She felt more fatigued than if she had fought for days straight, and her muscles seared with a pain of over-exertion. The color that had drained from her face now stole away from her neck as well, leaving her devastatingly pale. Her hair had easily loosed from its bind, and large strands hung over her features. It was all she could do to remain kneeling.
"By the Light... what have I done?"
The voice was familiar, and yet oddly distant; laden with concern and a contained bit of panic. The soft yet frantic footfall of cloth-tied boots grew closer. The figure kneeled, and Neila glanced over.
His hair fell in chaotic streaks, his hood brushed back. The shadows that had defined his face were pushed back into some unknown oblivion, replaced by a thin line spattered with fresh blood that traced the curve of his jaw. Neila couldn't help the barely noticeable smirk that played on her lips - apparently she had managed to connect through his invisible shields, at least once. But the dark stains on his shirt told her it had been more than once.
"What have I done..." he repeated, in more of a trailing, pained murmur than a true question.
A part of her wanted to say something, assure him that he had only been fighting for what he believed was right, just as she had. Avenging his family's gruesome slaughter at the hands of the Forsaken was something he needed to do. Perhaps it was her pride that stopped her from uttering any words of reassurance; pride that would shakily reject his hand as he tried to help her up.
Somehow she stood, though only for a moment, as pain wracked her body and she fell to her knees once more, gritting her teeth. Her ears were ringing, and she barely registered what he mumbled as he shook his head.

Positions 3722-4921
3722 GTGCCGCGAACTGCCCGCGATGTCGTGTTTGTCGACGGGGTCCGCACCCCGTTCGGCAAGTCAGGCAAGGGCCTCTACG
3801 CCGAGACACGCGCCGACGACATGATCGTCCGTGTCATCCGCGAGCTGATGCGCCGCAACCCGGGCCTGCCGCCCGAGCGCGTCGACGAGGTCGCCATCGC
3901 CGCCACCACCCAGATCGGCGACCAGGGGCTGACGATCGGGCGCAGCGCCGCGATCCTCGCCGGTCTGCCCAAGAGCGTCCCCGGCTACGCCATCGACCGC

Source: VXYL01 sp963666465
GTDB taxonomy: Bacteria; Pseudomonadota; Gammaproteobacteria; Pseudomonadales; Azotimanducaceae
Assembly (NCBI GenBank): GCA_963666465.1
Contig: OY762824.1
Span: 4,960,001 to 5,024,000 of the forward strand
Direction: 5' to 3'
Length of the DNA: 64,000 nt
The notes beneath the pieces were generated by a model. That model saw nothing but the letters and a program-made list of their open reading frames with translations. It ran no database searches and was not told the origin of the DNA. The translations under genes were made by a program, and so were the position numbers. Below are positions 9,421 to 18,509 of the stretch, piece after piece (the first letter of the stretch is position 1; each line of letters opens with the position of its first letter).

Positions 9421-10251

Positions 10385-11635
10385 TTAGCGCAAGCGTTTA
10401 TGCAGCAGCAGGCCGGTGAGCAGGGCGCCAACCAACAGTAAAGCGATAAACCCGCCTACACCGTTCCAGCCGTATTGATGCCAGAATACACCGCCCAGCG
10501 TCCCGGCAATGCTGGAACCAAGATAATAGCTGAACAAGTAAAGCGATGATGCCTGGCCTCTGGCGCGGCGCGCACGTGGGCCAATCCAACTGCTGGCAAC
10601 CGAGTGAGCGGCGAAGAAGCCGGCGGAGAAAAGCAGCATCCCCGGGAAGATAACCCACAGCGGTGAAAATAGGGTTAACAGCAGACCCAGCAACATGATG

"You should never hurt the ones you..."
As his words trailed away, she met his gaze briefly, trying to read him, before his eyes fled and he became suddenly and directly attentive to anything but her softening expression. She had stopped him, at least momentarily. If he should continue to Lordaeron as she lie out in that Light-forsaken battlefield, gasping a choked and dying breath, at least she would not die the fearful coward she inwardly believed herself to be.
Yet even as she thought it, Neila knew she would not die beside the gates of Stormwind. Color already began to flush her cheeks as life returned. Whatever he had done, it had merely been meant to daze her in preparation for a killing blow. The sudden realization that he had not taken his open chance hit her with full force. Questions formed in her mind and threatened to steal from her lips, yet she hushed them. As much as she feared her anger and hatred, these questions were dangerous, and struck her as far more terrifying.
She glanced up once more, wearing the calm neutrality he had adopted before. All traces of detached duty and sinking malice had left his face. He was no longer a driven man prepared to eliminate any obstacle that stood between him and his goal. A panicked sort of fear creased his brow, and he looked just as haggard as she. The man before her was no drone of the Legion, a servant to dark temptation. He was just a man, and that second realization seemed to pale her further than any damage he could have inflicted.
She barely heard his tumbling words, yet there was no mistaking their frantic inflection. "Please, please you must forgive me for what I have done. I never meant to... I would never..."